Fighting the Wrong Enemy in Africa

In the West, citizens have for years been given the impression that ‘jihad’ is spreading like a ‘contagion‘ n the Maghreb and sub-Saharan Africa. News editors in London and New York know that adding the magical letters I and S to a story gives it instant wings.

Pentagon analysts’ dire warnings about the ‘risks of radicalization’ in our least developed continent are being echoed in Europe. Yet the fight in Africa against ‘insurgents’ who happen to be Muslim is the wrong fight. They’re merely rebelling against a system that has left them behind.

Why do all these young people sign up to Boko Haram, Islamic State in West African Province, and al-Qaeda in the Maghreb?

In Somalia, the name of the Islamic militant group al-Shabaab, (‘the youth’) provides a clue. Africa’s demographics, with a rapidly expanding youth, and its rampant inequalities, are what we really need to be paying attention to. The real dangers for the future lie in the systemic corruption and rapacious resource extraction that characterizes much of Africa.

In Cabo Delgado, Mozambique, attacks on coastal towns were blamed on an Islamic State ‘affiliate’, but the group, also dubbed ‘al-Shabaab’ by local people, were merely in agreement with local imams that Sharia law would likely ensure a more equitable distribution of the region’s wealth in natural gas. Locals live in abject poverty; the promises of trickle-down wealth in their remote region are empty rhetoric. Government functionaries in the faraway capital of Maputo carry on skimming millions.

Unless serious attempts are made over the next decade to address the core issues, there will be more waves of migration from Africa into Europe, exacerbated by the short-term Covid-19 slump and the medium- and long-term ravages of climate change. A report published last week by the Internal Displacement Monitoring Center says a record 55,000,000 people are now internally displaced worldwide. 40.5 m were uprooted in 2020, and more than 30 m of these were fleeing natural disasters such as floods and droughts. How many are now intending to flee the poverty created by Covid-19? The shenanigans in Ceuta of late provide a worrying indication.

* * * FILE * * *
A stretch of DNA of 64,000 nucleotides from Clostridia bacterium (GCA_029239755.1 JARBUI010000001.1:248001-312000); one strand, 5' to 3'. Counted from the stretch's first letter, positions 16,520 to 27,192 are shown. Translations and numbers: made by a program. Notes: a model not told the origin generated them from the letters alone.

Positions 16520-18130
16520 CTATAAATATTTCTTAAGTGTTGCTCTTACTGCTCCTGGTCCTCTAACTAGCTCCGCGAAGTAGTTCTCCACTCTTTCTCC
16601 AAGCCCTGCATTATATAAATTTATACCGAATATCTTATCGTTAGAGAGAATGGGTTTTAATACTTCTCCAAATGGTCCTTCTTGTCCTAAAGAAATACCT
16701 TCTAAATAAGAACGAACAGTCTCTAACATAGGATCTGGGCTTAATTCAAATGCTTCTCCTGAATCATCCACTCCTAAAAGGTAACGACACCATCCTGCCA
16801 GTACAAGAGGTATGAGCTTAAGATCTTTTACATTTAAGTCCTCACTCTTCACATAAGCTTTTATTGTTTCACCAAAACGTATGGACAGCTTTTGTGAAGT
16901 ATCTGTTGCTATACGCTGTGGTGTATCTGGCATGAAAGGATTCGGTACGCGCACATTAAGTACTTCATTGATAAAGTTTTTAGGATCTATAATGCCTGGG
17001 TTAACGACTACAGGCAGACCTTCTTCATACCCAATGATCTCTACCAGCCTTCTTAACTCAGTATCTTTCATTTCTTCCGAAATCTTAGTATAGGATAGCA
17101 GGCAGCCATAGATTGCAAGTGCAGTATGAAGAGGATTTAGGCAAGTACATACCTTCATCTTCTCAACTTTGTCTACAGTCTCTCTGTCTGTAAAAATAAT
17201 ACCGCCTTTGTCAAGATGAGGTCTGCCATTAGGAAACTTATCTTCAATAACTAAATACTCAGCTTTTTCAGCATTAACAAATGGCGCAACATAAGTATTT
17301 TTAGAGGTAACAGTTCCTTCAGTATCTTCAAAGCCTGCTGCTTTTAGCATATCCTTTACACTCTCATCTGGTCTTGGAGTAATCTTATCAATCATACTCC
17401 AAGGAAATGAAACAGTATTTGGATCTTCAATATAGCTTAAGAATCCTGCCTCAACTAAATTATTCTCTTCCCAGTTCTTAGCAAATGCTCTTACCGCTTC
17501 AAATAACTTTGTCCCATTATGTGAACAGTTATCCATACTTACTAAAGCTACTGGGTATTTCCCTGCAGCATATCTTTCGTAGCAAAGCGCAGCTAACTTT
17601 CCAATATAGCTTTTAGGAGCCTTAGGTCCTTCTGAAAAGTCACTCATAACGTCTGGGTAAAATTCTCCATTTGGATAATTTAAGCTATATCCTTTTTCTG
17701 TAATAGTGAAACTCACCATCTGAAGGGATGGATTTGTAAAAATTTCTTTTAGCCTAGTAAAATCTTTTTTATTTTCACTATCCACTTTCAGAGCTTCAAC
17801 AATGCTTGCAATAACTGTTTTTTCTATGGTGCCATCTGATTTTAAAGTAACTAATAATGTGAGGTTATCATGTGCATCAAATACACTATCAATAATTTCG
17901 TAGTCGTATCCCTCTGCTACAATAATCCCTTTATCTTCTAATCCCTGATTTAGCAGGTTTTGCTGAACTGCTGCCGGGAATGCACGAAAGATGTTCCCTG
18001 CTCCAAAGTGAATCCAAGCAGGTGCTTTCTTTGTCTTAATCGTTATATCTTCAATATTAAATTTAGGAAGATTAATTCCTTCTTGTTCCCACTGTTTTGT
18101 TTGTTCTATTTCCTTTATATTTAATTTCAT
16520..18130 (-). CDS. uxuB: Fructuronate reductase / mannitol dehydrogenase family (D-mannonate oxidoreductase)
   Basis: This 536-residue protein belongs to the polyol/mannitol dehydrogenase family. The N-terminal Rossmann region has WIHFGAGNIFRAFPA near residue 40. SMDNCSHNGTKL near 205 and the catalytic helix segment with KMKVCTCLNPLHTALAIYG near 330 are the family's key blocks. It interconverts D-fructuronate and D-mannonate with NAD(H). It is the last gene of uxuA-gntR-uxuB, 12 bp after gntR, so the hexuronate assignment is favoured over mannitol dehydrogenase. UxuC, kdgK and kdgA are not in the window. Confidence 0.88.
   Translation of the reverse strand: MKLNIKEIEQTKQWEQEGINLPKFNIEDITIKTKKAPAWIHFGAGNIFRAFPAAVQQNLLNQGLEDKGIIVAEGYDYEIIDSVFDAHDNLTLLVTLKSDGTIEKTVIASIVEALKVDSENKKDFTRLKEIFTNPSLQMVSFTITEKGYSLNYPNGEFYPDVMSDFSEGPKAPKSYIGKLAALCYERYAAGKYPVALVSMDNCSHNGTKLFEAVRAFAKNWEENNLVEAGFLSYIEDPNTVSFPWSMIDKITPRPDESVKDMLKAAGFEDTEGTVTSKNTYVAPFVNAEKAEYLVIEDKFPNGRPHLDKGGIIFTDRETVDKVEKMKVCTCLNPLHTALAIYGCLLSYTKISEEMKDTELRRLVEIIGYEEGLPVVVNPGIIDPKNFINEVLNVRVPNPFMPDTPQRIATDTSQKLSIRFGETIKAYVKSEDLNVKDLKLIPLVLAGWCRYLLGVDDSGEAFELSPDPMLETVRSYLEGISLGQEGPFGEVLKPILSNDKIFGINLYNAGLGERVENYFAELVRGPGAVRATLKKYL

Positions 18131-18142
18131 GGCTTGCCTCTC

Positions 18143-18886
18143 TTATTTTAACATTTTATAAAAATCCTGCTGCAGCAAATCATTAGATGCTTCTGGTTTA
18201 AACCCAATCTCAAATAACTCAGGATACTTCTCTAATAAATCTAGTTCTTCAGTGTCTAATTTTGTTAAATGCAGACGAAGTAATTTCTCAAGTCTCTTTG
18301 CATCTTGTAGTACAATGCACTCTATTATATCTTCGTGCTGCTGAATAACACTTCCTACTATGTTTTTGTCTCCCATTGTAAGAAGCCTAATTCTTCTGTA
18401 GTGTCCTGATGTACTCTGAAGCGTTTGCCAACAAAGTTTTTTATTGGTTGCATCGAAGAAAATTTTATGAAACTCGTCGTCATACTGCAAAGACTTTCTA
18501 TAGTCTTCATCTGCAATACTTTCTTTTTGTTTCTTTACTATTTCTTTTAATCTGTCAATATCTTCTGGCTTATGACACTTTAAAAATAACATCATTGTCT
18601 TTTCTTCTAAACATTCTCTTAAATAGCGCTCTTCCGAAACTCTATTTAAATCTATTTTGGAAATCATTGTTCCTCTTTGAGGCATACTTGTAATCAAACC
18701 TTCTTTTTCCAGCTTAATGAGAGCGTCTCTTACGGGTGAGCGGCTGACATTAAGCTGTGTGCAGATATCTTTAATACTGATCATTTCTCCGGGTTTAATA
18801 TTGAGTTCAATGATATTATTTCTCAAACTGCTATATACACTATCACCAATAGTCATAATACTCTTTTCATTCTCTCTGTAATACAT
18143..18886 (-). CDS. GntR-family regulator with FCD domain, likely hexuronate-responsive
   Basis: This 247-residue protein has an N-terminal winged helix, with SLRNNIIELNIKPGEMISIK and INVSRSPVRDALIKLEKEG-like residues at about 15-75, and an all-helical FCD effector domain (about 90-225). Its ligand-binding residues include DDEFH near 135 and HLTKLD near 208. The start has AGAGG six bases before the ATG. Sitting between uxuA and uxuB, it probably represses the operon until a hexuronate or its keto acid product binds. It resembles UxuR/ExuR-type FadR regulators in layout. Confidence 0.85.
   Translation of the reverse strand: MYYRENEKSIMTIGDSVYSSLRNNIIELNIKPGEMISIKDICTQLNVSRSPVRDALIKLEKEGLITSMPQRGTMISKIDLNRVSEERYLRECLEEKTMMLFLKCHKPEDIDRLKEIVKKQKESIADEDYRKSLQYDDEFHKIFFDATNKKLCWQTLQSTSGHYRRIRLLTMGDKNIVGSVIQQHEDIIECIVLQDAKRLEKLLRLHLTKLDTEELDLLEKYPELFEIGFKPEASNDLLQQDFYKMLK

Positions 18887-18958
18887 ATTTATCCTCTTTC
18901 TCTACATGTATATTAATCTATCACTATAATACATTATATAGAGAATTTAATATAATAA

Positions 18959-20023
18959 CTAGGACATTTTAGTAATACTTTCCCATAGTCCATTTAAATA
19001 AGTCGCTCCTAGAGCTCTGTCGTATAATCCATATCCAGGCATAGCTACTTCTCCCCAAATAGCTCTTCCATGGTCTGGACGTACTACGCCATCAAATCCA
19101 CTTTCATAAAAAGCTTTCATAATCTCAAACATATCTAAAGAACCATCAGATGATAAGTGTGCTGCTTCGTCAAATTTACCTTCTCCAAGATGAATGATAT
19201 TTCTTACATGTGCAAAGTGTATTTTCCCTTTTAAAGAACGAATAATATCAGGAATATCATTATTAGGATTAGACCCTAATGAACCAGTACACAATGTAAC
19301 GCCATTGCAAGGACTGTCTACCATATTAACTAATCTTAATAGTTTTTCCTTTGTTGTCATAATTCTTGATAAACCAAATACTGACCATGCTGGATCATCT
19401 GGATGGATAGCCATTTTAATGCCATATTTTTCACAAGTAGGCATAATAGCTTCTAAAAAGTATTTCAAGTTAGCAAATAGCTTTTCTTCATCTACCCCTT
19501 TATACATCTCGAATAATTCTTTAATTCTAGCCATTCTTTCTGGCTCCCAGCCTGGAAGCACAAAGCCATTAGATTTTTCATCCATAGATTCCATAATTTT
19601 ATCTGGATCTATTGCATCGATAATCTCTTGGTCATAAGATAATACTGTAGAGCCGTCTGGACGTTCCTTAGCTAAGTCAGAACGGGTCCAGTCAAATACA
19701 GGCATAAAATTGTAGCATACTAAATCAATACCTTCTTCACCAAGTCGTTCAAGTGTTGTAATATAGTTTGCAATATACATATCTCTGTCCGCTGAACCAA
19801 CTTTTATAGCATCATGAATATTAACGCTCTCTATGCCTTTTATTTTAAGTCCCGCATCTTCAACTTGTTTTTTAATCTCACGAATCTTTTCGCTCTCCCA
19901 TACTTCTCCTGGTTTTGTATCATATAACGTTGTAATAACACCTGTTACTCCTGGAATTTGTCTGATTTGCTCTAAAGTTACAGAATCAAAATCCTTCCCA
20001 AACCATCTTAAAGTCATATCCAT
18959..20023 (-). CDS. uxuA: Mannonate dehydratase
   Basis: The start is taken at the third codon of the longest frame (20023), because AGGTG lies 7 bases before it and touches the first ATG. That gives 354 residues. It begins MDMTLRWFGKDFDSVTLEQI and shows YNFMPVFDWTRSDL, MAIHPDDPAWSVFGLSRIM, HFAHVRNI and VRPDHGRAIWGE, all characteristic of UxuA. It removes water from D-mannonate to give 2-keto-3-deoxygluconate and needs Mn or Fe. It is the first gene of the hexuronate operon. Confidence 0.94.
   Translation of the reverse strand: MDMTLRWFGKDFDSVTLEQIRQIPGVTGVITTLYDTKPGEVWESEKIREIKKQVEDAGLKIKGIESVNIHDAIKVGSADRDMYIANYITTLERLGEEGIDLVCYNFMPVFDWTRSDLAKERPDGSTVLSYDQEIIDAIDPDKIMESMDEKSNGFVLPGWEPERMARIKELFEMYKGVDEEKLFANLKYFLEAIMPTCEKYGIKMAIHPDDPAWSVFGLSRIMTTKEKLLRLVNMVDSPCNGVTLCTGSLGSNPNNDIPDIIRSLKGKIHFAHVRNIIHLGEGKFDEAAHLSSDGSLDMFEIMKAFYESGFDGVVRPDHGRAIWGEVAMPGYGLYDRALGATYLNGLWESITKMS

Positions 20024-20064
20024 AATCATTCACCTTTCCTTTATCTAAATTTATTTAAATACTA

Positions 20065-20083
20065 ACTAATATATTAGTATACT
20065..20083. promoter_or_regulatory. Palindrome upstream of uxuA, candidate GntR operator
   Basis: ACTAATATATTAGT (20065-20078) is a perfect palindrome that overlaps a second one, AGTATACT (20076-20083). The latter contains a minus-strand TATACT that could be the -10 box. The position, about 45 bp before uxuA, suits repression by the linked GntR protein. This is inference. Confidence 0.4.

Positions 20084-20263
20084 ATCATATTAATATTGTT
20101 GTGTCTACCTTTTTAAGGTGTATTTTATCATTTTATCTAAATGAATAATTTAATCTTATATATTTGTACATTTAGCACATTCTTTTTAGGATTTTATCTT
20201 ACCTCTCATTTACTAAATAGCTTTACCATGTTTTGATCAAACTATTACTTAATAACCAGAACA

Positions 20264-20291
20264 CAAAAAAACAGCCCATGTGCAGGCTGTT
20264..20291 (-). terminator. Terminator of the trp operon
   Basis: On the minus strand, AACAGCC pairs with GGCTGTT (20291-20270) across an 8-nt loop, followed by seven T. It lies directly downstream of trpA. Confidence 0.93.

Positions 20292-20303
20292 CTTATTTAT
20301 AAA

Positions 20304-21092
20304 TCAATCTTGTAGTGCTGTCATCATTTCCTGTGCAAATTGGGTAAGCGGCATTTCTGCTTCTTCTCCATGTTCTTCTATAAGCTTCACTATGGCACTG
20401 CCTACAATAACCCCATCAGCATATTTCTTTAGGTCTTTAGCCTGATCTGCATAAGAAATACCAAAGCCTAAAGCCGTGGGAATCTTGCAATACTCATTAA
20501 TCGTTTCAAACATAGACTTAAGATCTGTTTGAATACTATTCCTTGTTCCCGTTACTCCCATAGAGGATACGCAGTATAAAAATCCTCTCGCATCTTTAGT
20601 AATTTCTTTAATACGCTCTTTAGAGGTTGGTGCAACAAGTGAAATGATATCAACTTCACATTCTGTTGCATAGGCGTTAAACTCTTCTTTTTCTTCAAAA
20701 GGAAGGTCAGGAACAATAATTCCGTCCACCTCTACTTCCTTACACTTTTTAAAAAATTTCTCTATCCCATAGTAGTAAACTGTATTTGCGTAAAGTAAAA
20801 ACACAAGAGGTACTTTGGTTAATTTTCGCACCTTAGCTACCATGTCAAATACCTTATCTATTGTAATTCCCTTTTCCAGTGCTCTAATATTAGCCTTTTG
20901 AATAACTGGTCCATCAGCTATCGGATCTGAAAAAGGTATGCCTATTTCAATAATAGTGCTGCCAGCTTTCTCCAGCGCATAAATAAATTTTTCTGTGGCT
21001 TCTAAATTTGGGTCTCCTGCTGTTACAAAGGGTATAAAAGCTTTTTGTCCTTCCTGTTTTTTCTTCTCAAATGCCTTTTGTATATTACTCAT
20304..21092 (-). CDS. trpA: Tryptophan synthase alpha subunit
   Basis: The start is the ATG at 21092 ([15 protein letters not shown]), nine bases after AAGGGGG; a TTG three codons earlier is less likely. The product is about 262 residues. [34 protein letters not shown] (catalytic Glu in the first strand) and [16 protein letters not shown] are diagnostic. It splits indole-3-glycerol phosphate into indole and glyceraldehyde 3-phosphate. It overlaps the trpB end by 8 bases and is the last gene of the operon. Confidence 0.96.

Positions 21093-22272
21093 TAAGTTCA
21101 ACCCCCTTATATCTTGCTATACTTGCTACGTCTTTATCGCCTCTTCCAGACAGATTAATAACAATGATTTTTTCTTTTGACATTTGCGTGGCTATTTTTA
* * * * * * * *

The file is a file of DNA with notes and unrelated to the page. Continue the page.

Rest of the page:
Serious academics, as opposed to CIA dilettantes, are clear about the root causes of much of the violence in Africa. Dublin University professor Catriona Dowd argues that ‘conflict research often emphasises the specificity of Islamist violence; but these conflicts can be understood as a form of political exclusion and grievance-based violence, comparable to other forms of political violence.’

Norweigan academic Stig Hanssen agrees. He says that in Somalia, al-Shabaab offered local people functional justice, unlike the officially recognized government: ‘[The] al Shabaab leadership’s ideology and its well-developed problem-solving mechanism…made it the most unified actor in southern Somalia.’

The corruption and inequities that drive this dynamic are facilitated and exploited by Western banks, corporations, mining companies, and antiquities collectors, for whom the status quo, as it is for the Pentagon, is just fine and dandy. We need to change this narrative before it becomes tragic for all concerned.

John Clamp writes for Maqshosh.

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